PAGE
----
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Vitamin K antagonists versus low‐molecular‐weight heparin for the long term treatment of symptomatic venous thromboembolism

Overview of attention for article published in Cochrane database of systematic reviews, July 2017
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  • In the top 25% of all research outputs scored by Altmetric
  • High Attention Score compared to outputs of the same age (83rd percentile)
  • Average Attention Score compared to outputs of the same age and source

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17 X users
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1 Facebook page
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1 Google+ user

Citations

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179 Mendeley
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Title
Vitamin K antagonists versus low‐molecular‐weight heparin for the long term treatment of symptomatic venous thromboembolism
Published in
Cochrane database of systematic reviews, July 2017
DOI 10.1002/14651858.cd002001.pub3
Pubmed ID
Authors

Alina Andras, Adriano Sala Tenna, Marlene Stewart

Abstract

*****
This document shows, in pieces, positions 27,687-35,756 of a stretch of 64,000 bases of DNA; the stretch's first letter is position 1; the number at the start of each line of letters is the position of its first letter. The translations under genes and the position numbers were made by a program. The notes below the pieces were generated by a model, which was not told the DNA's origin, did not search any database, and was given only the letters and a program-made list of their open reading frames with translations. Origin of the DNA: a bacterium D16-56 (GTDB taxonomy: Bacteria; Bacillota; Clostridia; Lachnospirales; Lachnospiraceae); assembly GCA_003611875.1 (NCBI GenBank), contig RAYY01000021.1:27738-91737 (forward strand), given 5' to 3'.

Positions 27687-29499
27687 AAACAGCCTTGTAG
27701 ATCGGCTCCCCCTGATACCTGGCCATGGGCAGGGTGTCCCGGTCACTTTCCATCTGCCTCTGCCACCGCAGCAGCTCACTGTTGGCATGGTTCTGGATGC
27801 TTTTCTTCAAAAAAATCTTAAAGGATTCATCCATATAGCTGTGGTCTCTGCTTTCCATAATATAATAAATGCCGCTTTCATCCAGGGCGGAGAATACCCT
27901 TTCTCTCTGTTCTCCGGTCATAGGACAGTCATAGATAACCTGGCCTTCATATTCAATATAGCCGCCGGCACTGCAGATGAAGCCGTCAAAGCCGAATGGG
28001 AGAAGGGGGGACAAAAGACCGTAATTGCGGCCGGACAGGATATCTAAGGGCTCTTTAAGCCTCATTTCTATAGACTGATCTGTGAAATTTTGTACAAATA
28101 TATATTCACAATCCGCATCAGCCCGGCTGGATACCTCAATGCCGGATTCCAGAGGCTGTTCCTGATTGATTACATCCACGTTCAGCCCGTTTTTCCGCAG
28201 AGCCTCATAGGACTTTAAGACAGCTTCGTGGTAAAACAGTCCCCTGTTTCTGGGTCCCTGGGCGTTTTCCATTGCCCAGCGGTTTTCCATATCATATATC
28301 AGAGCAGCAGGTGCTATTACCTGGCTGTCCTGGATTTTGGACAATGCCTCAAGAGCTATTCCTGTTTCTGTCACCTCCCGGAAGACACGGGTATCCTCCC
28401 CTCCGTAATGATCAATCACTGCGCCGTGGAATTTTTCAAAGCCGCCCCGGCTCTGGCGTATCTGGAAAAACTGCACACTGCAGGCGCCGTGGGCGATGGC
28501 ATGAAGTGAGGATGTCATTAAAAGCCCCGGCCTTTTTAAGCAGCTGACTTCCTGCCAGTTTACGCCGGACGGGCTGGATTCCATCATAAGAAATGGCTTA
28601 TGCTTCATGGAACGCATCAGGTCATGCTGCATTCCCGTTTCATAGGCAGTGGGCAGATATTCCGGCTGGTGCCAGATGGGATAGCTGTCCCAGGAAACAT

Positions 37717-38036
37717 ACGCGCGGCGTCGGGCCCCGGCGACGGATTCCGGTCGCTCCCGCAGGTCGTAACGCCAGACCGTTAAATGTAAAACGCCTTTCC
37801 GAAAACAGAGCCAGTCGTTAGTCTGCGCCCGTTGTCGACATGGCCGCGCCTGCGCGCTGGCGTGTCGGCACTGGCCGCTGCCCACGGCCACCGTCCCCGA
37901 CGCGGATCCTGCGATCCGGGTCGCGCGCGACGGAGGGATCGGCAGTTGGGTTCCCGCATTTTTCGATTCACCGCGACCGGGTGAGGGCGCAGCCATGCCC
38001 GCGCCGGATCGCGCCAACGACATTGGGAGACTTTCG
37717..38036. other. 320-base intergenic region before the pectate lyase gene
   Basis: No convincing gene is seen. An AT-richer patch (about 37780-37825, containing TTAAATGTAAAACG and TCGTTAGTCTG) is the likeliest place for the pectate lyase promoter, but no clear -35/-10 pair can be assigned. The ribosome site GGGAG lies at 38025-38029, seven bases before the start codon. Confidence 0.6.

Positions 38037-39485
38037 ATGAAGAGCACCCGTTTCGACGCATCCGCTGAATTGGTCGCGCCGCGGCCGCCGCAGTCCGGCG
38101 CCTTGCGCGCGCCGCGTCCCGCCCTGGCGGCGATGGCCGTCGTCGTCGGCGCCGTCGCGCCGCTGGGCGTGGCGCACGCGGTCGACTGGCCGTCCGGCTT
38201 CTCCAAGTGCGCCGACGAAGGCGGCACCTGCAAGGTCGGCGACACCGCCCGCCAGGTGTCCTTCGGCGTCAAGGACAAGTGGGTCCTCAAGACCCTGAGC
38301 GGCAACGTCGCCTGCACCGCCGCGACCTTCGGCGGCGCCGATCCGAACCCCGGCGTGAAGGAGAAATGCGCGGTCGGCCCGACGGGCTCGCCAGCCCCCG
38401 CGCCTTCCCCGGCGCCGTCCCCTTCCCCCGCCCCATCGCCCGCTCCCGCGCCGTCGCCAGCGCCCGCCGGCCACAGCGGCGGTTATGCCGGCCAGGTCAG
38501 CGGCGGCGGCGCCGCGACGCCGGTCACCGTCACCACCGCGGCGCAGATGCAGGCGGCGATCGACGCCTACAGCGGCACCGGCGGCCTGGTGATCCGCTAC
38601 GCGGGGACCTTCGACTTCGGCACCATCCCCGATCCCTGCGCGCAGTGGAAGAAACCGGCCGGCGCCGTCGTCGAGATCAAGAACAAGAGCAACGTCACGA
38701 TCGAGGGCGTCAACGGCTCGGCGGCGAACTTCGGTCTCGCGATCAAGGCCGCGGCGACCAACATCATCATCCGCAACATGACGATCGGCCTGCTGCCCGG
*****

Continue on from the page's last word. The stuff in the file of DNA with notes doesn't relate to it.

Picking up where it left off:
People with venous thromboembolism (VTE) generally are treated for five days with intravenous unfractionated heparin or subcutaneous low-molecular-weight heparin (LMWH), followed by three months of vitamin K antagonists (VKAs). Treatment with VKAs requires regular laboratory measurements and carries risk of bleeding; some patients have contraindications to such treatment. Treatment with LMWH has been proposed to minimise the risk of bleeding complications. This is the second update of a review first published in 2001. The purpose of this review was to evaluate the efficacy and safety of long term treatment (three months) with LMWH versus long term treatment (three months) with VKAs for symptomatic VTE. For this update, the Cochrane Vascular Information Specialist searched the Specialised Register (last searched November 2016) and the Cochrane Central Register of Controlled Trials (CENTRAL; 2016, Issue 10), The Cochrane Vascular Information Specialistalso searched clinical trials registries for ongoing studies. Randomised controlled trials comparing LMWH versus VKA for long treatment (three months) of symptomatic VTE. Two review authors independently evaluated trials for inclusion and methodological quality. Review authors independently extracted data and assessed risk of bias. We resolved disagreements by discussion and performed meta-analysis using fixed-effect models with Peto odds ratios (Peto ORs) and 95% confidence intervals (CIs). Outcomes of interest were recurrent VTE, major bleeding, and mortality. We used GRADE to assess the overall quality of evidence supporting these outcomes. Sixteen trials, with a combined total of 3299 participants fulfilled our inclusion criteria. According to GRADE, the quality of evidence was moderate for recurrent VTE, low for major bleeding, and moderate for mortality. We downgraded the quality of the evidence for imprecision (recurrent VTE, mortality) and for risk of bias and inconsistency (major bleeding).We found no clear differences in recurrent VTE between LMWH and VKA (Peto OR 0.83, 95% confidence interval (CI) 0.60 to 1.15; P = 0.27; 3299 participants; 16 studies; moderate-quality evidence). We found less bleeding with LMWH than with VKA (Peto OR 0.51, 95% CI 0.32 to 0.80; P = 0.004; 3299 participants; 16 studies; low-quality evidence). However, when comparing only high-quality studies for bleeding, we observed no clear differences between LMWH and VKA (Peto OR 0.62, 95% CI 0.36 to 1.07; P = 0.08; 1872 participants; seven studies). We found no clear differences between LMWH and VKA in terms of mortality (Peto OR 1.08, 95% CI 0.75 to 1.56; P = 0.68; 3299 participants; 16 studies; moderate-quality evidence). Moderate-quality evidence shows no clear differences between LMWH and VKA in preventing symptomatic VTE and death after an episode of symptomatic DVT. Low-quality evidence suggests fewer cases of major bleeding with LMWH than with VKA. However, comparison of only high-quality studies for bleeding shows no clear differences between LMWH and VKA. LMWH may represent an alternative for some patients, for example, those residing in geographically inaccessible areas, those who are unable or reluctant to visit the thrombosis service regularly, and those with contraindications to VKA.